With more than 300 scientific articles behind him, the founder of the Institute for Evolutionary Biology (IBE: CSIC-UPF), Xavier Bellés, has recently published his 11th book, Insect Metamorphosis: From Natural History to Regulation of Development and Evolution.
In this work, Bellés summarizes his 30 years of research exploring the origin of insect metamorphosis, as well as analyzing its evolution and regulation. The book provides updated information — compiled over the last decade — on the mechanisms of action of the juvenile hormone, a key factor in the process of insect metamorphosis. The book is also aimed at helping entomologists find solutions for pest control management.
We talked to the researcher and author.
After eleven published books, we can say that you are a researcher, but also a writer. How do you think each of these facets have influenced each other ? In other words, what has the writer Xavier contributed to the researcher Xavier, and vice versa?
The relationship between both facets is mutually enriching. Naturally, the research facet is essential to write about science. And in this facet, having the inclination to write is very useful since writing helps me to think and develop hypotheses, as well as to plan new experiments as a result of them. On the other hand, the writing facet, especially in terms of outreach, encourages me to read about topics not directly related to what I research, which gives me new ideas. Looking from different angles is essential to have new ideas about old problems.
30 years deciphering the metamorphosis of insects… How did you manage the process of organizing all the concepts you wanted to cover in the book?
I must say that it was not a quick task. Writing the book has taken me almost four years, although I have been writing almost exclusively on weekends and during the holidays. I organized myself by making an index draft, and beginning to write the chapters in which the knowledge was quite consolidated; for example, the chapters on the history of ideas, or on natural history. I left for the end those chapters in which the flow of new information was very dynamic, and in which very important discoveries were taking place, such as those dealing with the regulation of metamorphosis or its evolution
“Looking from different angles is essential to have new ideas about old problems”
Xavier Bellés (IBE)
So, the book is aimed at a specialized audience, right? If someone not specialized in the field wanted to learn about the process of metamorphosis, would you recommend this book, or maybe another book of yours?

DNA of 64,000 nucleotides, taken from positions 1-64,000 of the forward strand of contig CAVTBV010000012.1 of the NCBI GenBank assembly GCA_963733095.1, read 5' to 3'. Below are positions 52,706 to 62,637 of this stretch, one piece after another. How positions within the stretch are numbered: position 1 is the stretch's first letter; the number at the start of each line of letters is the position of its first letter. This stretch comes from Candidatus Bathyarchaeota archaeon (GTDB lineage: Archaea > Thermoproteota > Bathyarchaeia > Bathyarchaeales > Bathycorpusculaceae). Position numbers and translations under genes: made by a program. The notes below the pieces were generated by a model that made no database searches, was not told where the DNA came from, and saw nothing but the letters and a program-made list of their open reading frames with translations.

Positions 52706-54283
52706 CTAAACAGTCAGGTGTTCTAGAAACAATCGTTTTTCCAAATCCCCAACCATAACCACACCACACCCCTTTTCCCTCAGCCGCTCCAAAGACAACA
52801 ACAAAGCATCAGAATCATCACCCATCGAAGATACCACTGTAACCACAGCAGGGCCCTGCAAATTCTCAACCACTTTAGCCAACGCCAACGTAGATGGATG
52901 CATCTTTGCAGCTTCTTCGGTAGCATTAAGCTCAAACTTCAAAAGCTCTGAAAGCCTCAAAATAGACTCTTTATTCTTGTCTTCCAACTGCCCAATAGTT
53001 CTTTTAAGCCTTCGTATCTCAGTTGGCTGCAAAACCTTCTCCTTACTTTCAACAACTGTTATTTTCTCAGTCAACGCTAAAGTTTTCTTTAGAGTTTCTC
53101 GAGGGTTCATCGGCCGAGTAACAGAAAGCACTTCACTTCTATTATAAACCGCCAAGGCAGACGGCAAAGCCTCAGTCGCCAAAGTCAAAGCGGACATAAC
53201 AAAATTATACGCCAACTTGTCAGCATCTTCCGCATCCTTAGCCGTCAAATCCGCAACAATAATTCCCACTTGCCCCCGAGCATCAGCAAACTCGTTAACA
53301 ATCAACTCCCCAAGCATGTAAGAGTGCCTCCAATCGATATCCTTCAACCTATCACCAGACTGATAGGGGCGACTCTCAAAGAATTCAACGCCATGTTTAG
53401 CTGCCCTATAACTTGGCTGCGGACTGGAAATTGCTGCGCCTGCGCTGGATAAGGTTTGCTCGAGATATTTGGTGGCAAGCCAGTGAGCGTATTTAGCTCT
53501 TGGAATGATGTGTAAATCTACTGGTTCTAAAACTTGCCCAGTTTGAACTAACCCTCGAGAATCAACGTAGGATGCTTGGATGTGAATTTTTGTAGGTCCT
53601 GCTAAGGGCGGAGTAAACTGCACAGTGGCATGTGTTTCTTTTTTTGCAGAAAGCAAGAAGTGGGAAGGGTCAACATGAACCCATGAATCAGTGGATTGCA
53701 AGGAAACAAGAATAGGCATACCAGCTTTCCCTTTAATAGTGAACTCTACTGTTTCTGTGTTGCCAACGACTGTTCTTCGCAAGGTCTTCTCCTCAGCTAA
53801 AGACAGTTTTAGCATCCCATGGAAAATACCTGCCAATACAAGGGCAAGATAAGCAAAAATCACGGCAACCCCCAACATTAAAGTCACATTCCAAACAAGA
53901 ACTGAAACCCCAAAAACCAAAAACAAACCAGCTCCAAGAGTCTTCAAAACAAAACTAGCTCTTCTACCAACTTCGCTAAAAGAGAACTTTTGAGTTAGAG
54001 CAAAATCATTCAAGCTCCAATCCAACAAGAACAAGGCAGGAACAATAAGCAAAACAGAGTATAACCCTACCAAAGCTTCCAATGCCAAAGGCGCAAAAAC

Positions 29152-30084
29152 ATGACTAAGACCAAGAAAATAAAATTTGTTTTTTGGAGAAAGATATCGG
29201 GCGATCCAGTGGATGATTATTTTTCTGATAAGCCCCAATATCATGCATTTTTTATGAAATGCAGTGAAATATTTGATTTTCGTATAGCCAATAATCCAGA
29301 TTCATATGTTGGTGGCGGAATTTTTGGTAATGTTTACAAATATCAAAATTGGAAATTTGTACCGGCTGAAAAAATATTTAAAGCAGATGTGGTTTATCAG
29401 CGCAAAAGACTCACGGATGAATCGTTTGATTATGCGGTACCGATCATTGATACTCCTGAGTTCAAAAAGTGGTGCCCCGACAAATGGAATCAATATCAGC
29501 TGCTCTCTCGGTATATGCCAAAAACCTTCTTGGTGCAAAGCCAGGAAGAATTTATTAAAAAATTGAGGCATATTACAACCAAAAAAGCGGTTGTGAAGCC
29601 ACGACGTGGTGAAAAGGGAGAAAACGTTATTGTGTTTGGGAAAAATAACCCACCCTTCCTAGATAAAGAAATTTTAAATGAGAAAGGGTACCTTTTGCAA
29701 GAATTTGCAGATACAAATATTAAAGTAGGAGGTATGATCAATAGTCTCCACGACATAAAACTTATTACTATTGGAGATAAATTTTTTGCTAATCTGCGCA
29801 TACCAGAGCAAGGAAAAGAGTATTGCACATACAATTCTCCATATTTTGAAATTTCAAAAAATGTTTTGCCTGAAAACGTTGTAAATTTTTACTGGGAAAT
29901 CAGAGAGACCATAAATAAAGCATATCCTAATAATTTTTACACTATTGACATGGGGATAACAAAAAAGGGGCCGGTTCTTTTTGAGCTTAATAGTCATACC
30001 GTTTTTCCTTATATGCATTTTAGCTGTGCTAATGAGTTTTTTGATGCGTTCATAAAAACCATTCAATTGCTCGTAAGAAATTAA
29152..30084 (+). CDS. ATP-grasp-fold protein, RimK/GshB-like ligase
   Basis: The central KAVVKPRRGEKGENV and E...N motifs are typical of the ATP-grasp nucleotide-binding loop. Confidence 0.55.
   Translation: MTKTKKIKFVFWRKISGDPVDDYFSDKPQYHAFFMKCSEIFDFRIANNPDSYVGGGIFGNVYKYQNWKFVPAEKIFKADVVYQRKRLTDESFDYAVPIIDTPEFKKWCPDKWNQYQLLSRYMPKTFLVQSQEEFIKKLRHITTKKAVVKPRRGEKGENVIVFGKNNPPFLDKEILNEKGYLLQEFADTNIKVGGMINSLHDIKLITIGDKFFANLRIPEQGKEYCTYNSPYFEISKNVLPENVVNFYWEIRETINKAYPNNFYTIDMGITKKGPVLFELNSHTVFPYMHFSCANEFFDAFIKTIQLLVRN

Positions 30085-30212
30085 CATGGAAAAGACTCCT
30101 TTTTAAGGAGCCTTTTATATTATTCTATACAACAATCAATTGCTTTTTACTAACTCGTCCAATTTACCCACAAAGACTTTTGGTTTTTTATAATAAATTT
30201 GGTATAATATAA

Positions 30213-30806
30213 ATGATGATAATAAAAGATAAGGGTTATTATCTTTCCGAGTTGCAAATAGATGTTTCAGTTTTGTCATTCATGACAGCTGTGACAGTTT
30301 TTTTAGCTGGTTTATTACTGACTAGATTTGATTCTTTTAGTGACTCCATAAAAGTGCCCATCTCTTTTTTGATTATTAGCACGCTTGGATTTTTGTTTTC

For those interested in aspects of general culture, maybe the book I published in 2010, Living two lives, which deals mainly with historical aspects, would be more appropriate; naturalists in general might like What we know about insect metamorphosis (2013), which covers the whole topic, but briefly. This newly released book, Insect Metamorphosis: From Natural History to Regulation of Development and Evolution, is a very in-depth book which covers all aspects, from the historical to the regulatory and evolutionary mechanisms. However, each chapter is self-explanatory and includes its own bibliography. Thus, the book can be read in chapters and you can skip any that does not interest you much.
“More than half of the animal species that exist on Earth today are insects that develop through some type of metamorphosis.”
And finally, the big question: why is it important to understand the metamorphosis of insects?
Because it is one of the great innovations in the evolution of insects, and in evolution in general. If we talk about biodiversity, we know that more than half of the animal species that exist on Earth today are insects that develop through some type of metamorphosis. Without the complete metamorphosis, for example, the pollinating hymenoptera would not exist. Can you imagine a world without pollination? Furthermore, metamorphosis is a fascinating process for the sudden transformation it implies. It seems like a magical transformation. For this reason, out of curiosity and to advance the frontier of knowledge, it is worth studying and understanding.
“Metamorphosis is one of the great innovations in evolution, and a fascinating, quasi magical process for the sudden transformation it implies”